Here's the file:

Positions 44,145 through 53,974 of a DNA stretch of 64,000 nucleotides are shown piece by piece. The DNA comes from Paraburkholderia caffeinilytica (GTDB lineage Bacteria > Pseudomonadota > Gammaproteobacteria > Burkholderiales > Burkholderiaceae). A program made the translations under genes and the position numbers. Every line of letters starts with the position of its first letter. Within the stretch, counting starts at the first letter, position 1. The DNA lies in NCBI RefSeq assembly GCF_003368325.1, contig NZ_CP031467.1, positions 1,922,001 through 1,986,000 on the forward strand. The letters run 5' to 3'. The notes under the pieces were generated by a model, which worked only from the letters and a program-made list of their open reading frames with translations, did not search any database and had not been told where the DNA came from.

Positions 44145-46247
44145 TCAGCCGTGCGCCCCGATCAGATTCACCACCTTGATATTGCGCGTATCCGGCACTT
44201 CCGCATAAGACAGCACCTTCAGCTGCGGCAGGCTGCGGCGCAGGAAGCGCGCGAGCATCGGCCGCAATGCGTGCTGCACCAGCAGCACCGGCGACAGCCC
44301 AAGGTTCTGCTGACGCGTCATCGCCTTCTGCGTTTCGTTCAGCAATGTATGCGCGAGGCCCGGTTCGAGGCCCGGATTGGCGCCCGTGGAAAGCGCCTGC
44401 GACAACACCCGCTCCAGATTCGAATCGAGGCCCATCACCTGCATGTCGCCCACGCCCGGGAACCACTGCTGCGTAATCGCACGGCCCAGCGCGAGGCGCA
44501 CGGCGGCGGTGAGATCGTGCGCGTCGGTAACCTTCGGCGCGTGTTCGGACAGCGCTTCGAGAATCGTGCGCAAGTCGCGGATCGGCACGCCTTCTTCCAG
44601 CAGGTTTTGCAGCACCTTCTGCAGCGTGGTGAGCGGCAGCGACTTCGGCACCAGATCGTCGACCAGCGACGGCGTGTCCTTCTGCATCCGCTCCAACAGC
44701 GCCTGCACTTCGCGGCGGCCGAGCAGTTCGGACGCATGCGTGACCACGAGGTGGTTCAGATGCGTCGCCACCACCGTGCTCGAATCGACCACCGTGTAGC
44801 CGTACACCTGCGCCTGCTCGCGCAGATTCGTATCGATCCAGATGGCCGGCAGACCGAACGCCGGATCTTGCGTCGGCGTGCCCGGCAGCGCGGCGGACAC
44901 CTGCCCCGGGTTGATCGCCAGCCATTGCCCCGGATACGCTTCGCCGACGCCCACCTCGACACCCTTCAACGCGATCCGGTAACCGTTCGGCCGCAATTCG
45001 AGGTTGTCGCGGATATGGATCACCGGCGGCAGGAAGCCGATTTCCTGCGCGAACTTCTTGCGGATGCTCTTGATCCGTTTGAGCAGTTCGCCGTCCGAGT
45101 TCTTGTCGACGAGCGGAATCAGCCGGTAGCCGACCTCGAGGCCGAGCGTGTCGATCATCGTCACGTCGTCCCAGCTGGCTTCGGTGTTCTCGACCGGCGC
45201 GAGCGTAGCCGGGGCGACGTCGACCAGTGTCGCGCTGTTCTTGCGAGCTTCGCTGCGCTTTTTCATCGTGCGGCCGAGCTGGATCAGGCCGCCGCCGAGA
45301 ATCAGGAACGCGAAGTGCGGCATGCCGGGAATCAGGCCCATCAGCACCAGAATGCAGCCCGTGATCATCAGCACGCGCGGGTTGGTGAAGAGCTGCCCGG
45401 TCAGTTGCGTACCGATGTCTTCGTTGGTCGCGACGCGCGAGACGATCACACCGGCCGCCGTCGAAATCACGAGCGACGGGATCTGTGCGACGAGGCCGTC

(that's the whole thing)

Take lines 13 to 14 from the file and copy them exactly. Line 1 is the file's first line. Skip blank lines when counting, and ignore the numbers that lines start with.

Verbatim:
45101 TCTTGTCGACGAGCGGAATCAGCCGGTAGCCGACCTCGAGGCCGAGCGTGTCGATCATCGTCACGTCGTCCCAGCTGGCTTCGGTGTTCTCGACCGGCGC
45201 GAGCGTAGCCGGGGCGACGTCGACCAGTGTCGCGCTGTTCTTGCGAGCTTCGCTGCGCTTTTTCATCGTGCGGCCGAGCTGGATCAGGCCGCCGCCGAGA